District Manager: *Long pause* “I’ll take care of this. If she calls again, don’t answer.”

She does call — five more times over the trip. I don’t even look at the voicemails until I get back home. The first is a lecture about how I shouldn’t get the district manager involved because it isn’t that big of a deal. The rest are her asking if I could come in just for a couple of hours. I call the district manager again after hearing them.

Me: “Why do I have four voicemails asking for me to come in to work, all left while I was on vacation?”

District Manager: “I don’t know, to be honest. I told her to stop harassing you, to not even call you until you got back. I’ll have a meeting with her tomorrow. If you’re back, you’re more than welcome to come in so I can talk with you, too.”

Me: “Sure, what time?”

The next day, I show up at the store. I’m clearly dressed casually, as I still have a couple more days of my vacation left. As soon as I walk in, the manager smiles at me.

Manager: “Oh, [My Name], you’re back! Do you think you could cover me so I can run some errands?”

The district manager walks in right after me. My manager’s smile falls.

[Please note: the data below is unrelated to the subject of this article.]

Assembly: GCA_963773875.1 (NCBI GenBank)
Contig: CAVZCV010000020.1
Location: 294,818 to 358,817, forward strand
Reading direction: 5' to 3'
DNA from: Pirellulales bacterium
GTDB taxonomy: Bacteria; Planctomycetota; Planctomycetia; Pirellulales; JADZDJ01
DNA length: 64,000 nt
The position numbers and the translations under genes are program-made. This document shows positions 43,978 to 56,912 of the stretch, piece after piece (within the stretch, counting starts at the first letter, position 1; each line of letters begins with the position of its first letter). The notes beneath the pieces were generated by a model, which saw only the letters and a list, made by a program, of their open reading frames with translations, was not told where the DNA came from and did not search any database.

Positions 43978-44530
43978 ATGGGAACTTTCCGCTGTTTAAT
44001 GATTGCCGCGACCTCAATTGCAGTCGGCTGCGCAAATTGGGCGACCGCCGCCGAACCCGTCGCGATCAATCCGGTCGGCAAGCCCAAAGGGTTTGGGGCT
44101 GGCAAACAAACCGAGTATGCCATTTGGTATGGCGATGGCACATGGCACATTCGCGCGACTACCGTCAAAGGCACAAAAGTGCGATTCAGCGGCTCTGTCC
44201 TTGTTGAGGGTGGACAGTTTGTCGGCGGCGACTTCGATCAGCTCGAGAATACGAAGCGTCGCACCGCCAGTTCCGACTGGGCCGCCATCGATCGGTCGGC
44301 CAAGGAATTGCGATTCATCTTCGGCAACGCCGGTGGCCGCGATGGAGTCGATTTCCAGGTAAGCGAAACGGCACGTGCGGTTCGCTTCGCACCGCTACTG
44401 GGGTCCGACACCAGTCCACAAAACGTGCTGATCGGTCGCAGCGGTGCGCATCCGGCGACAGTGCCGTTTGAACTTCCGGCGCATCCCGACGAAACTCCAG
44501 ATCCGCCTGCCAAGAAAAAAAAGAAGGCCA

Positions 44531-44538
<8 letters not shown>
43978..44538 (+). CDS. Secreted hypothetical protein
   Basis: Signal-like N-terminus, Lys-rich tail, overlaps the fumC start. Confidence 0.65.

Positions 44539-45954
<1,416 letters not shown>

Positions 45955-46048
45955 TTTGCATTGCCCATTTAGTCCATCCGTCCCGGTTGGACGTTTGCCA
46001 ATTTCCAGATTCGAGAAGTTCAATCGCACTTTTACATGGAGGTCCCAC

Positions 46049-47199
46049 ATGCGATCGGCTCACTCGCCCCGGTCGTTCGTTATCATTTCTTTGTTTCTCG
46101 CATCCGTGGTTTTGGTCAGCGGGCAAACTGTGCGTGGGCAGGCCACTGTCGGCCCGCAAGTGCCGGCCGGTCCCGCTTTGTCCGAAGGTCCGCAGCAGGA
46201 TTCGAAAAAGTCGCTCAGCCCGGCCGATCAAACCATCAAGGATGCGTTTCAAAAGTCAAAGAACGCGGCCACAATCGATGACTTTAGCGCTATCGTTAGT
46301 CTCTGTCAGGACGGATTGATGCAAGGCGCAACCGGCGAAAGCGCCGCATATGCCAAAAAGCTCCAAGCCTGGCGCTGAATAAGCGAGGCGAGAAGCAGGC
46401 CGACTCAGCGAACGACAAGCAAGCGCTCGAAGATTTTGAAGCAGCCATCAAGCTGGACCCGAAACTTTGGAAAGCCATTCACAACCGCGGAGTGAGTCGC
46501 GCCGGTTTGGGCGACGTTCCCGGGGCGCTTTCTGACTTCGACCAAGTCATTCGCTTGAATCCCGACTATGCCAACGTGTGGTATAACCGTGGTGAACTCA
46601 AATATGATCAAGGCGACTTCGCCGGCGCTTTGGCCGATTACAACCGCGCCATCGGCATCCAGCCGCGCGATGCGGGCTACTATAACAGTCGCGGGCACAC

District Manager: “[Manager], office. Now.”

While they “talked,” I hung out on the floor and talked with some coworkers. Apparently, the manager complained about me being out of town and they thought she was trying to ruin my vacation because she was jealous. Any time someone called off, she refused to call someone besides me to cover it, even when they reminded her I was on vacation.

After a bit, I see the store manager walk out of the office, glaring at me. The district manager calls me over.

Me: “How’d it go?”

District Manager: “Don’t tell anyone I told you, but that woman is a f****** idiot. She admitted to only calling you to try to get you to leave your trip early because she wanted to take one herself. I told her she had approved yours and that she was harassing you the entire time you were out, and she said she could do what she wanted, since she was your boss.”